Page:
There is also a black stripe for people who do not identify with any gender, and the white stripe for people that identify with all genders.

14) Twink Pride

Twinks refer to young gay men aged from their late teens to mid twenties. Some men that are slightly older yet appear to be younger also identify as being Twinks. This particular part of the LGBT community are among the most overtly sexual groups.

Twinks have not reached total agreement on what the elements of the Twink flag represent, though there is agreement that the pink stands for feminine attributes.

15) Leather Pride

Leather is a well known subculture within the LGBT community, so it is not a great surprise that Leather Pride flags can be seen at Pride events across the world. The Leather subculture is strongly linked with the BDSM community.

The Leather flag has been seen at Pride since 1989 and it was designed by Tony DeBlase, one of the best known members of the Leather subculture.

16) Bear Pride

Yes there is a Pride flag for Bears, the nickname for gay men with hair all over their bodies. The Bear flag made it's debut at Pride events in 1996. The man responsible for the design of the Bear Pride flag was Craig Byrnes, a well known Bear in Washington D C.

With the Bear flag the different colors have become known as standing for the different cultures and nationalities across the world.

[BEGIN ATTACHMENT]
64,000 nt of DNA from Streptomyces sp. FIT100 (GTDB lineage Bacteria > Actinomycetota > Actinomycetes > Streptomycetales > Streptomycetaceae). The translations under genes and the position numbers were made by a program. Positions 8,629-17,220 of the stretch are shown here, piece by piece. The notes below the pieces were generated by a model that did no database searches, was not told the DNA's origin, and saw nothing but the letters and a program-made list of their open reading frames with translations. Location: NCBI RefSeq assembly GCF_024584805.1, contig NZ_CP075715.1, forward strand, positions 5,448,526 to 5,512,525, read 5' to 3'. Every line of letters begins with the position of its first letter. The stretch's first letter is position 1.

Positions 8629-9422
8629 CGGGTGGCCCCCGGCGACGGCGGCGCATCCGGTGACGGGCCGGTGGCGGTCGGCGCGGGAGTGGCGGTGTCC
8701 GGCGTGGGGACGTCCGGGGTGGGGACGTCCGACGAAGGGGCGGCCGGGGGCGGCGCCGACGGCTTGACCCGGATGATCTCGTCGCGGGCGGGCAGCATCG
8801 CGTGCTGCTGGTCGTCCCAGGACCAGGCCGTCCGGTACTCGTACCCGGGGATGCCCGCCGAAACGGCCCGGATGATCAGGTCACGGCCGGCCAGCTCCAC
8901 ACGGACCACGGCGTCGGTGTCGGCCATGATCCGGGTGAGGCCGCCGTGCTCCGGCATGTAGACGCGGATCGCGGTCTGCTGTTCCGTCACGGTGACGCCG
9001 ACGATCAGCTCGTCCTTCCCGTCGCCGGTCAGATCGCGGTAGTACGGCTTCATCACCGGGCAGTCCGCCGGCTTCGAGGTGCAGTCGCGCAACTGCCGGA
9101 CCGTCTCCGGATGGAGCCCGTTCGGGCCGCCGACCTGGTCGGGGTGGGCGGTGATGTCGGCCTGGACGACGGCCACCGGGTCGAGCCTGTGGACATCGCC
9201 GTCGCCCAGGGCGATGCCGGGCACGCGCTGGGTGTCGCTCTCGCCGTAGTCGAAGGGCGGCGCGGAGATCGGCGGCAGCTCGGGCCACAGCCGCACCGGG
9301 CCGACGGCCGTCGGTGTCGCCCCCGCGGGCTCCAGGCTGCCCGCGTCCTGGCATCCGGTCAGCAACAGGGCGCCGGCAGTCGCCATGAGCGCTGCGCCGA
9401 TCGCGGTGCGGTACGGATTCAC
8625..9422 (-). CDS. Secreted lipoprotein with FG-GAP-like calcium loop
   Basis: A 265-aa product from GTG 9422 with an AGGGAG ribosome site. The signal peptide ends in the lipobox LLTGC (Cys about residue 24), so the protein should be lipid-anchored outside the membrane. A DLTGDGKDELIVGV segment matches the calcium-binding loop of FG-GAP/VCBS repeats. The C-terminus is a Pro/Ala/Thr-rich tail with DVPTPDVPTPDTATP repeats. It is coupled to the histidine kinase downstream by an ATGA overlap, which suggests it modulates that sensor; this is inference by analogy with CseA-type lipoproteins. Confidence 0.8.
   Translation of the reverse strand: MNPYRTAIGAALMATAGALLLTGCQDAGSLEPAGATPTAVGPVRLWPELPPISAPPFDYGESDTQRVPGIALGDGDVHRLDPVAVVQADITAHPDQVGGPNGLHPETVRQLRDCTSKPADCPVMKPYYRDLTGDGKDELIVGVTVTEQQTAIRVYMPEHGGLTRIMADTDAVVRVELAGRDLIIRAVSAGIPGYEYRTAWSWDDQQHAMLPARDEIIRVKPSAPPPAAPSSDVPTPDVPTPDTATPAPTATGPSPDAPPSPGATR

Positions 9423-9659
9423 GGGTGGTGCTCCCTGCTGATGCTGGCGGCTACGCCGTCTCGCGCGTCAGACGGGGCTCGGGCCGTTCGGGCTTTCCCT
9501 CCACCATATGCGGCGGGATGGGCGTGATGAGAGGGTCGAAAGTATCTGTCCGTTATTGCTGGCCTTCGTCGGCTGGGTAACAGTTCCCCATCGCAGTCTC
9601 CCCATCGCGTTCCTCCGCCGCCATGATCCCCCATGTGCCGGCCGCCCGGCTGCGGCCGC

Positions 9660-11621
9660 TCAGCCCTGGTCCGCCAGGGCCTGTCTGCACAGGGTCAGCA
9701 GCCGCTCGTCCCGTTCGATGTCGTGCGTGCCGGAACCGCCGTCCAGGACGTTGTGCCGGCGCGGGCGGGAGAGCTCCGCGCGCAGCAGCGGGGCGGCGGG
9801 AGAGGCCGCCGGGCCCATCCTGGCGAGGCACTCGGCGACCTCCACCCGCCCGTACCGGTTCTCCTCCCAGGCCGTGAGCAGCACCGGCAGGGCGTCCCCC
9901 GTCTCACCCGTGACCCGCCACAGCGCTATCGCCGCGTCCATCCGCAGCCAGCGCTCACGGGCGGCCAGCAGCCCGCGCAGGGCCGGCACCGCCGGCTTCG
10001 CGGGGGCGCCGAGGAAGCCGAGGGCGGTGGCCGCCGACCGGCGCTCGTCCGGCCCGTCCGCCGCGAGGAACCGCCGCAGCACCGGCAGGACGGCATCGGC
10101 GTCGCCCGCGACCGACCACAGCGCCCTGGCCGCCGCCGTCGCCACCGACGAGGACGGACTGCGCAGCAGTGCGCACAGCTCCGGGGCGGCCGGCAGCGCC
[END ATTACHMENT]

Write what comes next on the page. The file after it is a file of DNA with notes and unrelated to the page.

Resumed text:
17) Straight Pride

 Finally there have been attempts to fly a Straight Pride Flag yet this has not been accepted. Although straight people are always warmly welcome at Pride events the consensus among the Pride organizers is that there is no need for Straight Pride or for a flag. It is generally seen as a not too funny means of having a joke at the expense of the LGBT community and Pride events.

Therefore there is already a wide range of flags that people can see and buy at Pride. Without a doubt there will be more flags to be seen at Pride as the number of groups and subcultures within the LGBT + community continues to expand. Those who regularly attend Pride should keep searching for new flags every year to find out how the community continues to both grow and diversify.

All of these different flags help to brighten up every Pride parade and makes these parades among the most inclusive events that anybody can attend. Pride is all about celebrating everything that is different and accepting that everyone has the right to show the world who they are and to be proud of their identities. The flags are bright and intended to educate others as to how people identify themselves and to make others less ignorant.